Pink Set
Green Set

I recommend placing your color codes on your stations before laminating.  

Already have your sets laminated? No problem! You can place your color coding dot, sticky note or sticker on your cards and then follow up with a piece of glossy tape to secure it.  You can also use a permanent marker. A different color for each set!

Hope this is helpful!

Sunday, April 3, 2016

Foam Cubes for Combining Like Terms?

During one of my units, I noticed many of my students struggling with combining like terms, especially the ones that involved negatives.  That afternoon, I started thinking about what I could create that would help keep them engaged and focused.

Rummaging through my supply closet, I found some foam cubes I purchased earlier in the year.  This is what I came up with.

Algebra Dice: Combining Like Terms

It can be used as a whole class review displayed on a screen through projector or during small group instruction.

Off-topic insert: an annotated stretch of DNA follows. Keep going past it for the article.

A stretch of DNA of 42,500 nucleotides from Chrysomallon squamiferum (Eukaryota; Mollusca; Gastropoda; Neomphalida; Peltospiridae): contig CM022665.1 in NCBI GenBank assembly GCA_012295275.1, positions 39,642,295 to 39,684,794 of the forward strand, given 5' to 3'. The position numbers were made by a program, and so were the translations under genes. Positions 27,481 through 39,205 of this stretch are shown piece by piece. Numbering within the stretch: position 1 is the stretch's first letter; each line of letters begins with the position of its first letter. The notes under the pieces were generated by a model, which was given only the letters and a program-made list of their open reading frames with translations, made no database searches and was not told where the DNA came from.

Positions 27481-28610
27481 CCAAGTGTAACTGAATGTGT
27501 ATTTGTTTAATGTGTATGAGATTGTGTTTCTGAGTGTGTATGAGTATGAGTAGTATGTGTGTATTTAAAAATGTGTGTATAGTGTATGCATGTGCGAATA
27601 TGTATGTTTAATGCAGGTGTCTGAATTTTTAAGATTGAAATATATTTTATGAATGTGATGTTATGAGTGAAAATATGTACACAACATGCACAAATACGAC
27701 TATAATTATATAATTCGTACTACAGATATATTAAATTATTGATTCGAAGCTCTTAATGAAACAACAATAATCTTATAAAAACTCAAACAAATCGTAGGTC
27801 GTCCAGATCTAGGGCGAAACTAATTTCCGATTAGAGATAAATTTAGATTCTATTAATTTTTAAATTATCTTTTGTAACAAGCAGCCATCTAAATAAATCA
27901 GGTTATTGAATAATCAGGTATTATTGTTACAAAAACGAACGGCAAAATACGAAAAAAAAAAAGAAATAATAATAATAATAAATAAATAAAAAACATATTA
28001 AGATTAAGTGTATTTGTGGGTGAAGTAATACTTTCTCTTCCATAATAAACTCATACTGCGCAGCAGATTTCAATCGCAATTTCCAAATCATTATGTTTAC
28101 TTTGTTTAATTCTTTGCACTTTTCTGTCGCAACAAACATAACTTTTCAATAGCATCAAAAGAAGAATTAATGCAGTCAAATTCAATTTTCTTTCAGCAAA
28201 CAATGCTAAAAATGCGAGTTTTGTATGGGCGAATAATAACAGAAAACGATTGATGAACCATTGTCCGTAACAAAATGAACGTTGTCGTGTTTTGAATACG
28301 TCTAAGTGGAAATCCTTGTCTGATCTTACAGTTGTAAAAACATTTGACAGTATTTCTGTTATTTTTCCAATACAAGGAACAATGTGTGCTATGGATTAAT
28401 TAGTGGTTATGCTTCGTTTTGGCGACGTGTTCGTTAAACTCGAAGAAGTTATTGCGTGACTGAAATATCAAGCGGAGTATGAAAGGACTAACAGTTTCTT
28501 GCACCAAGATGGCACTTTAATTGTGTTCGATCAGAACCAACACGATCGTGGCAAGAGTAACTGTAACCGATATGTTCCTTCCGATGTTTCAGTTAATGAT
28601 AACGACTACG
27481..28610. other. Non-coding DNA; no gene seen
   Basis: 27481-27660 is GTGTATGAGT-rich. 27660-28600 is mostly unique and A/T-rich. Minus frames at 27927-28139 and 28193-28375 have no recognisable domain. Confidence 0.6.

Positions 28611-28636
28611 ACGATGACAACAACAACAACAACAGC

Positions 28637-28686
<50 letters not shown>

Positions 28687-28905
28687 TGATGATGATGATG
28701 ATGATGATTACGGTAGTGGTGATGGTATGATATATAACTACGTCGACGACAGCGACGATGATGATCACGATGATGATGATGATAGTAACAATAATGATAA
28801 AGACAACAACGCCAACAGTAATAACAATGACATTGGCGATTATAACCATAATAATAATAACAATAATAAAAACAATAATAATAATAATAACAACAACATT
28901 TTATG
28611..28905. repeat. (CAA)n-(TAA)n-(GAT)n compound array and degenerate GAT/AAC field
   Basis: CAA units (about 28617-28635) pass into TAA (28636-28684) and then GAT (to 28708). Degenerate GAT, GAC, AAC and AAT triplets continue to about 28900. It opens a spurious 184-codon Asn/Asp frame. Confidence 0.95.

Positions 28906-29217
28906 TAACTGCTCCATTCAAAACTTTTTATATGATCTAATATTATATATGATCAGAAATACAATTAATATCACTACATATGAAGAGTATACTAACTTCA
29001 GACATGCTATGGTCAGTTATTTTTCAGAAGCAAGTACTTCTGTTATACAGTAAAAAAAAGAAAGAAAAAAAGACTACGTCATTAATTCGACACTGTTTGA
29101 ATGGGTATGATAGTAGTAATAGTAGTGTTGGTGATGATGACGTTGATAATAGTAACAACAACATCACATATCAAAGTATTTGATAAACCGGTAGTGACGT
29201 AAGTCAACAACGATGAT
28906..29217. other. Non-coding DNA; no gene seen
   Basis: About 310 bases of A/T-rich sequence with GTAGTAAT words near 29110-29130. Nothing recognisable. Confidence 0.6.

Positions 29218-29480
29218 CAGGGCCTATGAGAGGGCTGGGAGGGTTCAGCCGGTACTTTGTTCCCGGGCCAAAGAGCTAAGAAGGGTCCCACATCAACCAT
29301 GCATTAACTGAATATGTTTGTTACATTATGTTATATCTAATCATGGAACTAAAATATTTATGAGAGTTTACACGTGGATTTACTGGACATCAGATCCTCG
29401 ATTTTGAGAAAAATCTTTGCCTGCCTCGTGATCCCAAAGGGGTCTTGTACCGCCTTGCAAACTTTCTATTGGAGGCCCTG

Shake up cubes in a container and then dump them out onto the table.

 Line up the terms in any order and allow student partners to discuss what step is next.
 Call on a student to explain or show the class the next step.

 Have students combine like terms at their desk. I allow my students to write on their desk with a dry erase marker.  They become more involved and it makes math fun!

Here is another look at the cubes.  As you can see, I did included both negative and positive terms.

Foam cubes can be used for many different types of stations in many different ways.  Keep checking back for more ideas!

Here are the directions I have on my canister for this activity, as requested.  Of course, you can change the directions to suit your students' needs.